An American study has found that certain birth control pills may temporarily place a woman at risk of breast cancer.
Research involving in excess of 1100 cancer patients revealed that women who, during the past twelve months, had taken high or moderate oestrogen level contraceptive pills, and those containing specific other hormones, were at 50% more risk of breast cancer.
Experts stated that any increased risk would disappear within 10 years of coming off the pill.
Contraceptive pills with a lose oestrogen dose did not pose a risk and most of the commonly used contraceptive pills contain low to moderate oestrogen doses.
These findings reinforce previous research into this arena of medicine and have been welcomed by experts as it offered them an insight into the impact of different formulations of contraceptives.
The Fred Hutchinson Cancer Research Centre’s researchers said their findings should be handled with caution as breast cancer was very rate in young females who are most likely to use the pill. They stated that oral contraceptives also had several health benefits.
A senior policy officer at Breakthrough Breast Cancer, Dr Caroline Dalton, said that women who are concerned about commencing or stopping the pill should discuss their options with their healthcare provider.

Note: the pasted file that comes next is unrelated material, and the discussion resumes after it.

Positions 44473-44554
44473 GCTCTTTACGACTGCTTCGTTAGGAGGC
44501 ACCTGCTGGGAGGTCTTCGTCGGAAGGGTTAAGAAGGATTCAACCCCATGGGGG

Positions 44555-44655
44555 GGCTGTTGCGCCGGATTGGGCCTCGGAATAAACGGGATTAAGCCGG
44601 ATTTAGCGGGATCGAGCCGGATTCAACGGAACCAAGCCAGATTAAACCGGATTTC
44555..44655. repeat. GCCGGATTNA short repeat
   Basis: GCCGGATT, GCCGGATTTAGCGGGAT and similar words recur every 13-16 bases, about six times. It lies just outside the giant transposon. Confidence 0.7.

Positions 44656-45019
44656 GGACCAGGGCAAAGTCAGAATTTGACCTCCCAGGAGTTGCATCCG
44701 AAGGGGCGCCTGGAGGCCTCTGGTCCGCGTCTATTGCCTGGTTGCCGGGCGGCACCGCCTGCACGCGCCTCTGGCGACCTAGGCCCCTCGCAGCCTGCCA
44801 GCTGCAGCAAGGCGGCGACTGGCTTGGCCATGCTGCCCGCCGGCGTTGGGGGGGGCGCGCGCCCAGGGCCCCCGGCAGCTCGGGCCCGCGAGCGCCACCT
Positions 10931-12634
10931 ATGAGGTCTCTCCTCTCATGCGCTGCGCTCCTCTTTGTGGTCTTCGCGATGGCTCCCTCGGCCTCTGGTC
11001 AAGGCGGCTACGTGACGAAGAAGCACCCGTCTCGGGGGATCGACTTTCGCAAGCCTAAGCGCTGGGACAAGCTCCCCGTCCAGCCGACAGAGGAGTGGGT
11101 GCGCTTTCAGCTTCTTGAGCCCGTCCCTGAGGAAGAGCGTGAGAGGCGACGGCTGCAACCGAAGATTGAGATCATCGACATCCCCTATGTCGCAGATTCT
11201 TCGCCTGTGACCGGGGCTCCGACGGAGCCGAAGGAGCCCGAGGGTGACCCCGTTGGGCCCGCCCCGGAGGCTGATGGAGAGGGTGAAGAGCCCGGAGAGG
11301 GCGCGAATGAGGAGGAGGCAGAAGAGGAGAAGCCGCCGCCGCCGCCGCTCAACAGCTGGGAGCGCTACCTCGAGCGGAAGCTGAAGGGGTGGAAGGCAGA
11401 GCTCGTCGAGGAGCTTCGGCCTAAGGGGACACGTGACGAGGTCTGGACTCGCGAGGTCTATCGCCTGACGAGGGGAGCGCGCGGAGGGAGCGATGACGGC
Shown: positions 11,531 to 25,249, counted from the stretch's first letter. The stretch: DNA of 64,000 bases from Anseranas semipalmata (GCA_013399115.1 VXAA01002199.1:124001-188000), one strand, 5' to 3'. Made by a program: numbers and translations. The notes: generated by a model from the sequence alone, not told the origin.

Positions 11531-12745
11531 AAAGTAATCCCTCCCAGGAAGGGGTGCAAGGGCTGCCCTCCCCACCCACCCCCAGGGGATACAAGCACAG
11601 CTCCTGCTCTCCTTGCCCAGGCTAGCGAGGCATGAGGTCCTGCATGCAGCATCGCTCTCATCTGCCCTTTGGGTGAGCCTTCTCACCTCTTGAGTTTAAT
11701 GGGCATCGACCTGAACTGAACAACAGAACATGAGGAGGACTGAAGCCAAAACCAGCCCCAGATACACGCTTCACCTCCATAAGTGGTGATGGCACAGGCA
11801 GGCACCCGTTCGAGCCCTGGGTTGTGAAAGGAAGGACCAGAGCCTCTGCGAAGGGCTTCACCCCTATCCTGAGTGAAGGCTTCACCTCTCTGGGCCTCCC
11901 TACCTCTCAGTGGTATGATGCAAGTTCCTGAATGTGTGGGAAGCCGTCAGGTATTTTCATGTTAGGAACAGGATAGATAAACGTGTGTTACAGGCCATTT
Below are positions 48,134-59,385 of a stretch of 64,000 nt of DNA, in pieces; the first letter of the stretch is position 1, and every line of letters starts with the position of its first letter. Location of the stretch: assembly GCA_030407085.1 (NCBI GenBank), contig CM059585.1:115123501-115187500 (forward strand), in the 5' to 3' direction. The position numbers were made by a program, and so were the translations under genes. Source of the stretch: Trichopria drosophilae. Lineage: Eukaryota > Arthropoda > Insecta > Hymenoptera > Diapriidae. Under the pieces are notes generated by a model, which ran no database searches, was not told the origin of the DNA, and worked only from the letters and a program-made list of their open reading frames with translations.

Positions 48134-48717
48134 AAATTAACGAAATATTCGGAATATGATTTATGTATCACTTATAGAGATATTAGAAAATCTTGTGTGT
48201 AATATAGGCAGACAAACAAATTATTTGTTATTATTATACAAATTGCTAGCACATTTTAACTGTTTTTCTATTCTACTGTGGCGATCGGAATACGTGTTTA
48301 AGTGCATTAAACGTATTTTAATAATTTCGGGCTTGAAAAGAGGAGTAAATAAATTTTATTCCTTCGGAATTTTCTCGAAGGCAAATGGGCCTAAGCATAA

She said that the oestrogen levels in the combination pill have been decreased over the past three decades. Although the researchers have stated that their findings require further investigation, they are closer to discovering if the new, lower-dosage pills are linked to the same risks as the higher level versions used in the past.
She added that breast cancer in women under the age of 40 is rare, irrespective of whether they use the contraceptive pill or not. Additionally, 10 years after stopping the pill, the increased risk will have disappeared which leaves the chances of developing breast cancer the same as for those who have never taken the pill.
The study involved a comparison of the use of oral contraceptive pills among 1102 females who had been diagnosed with breast cancer between 1190 and 2009, with a control group consisting of 21952 people. It was found that recent use of contraceptive pills increased the breast cancer risk by 50% compared to females who had formerly or never used the pill.
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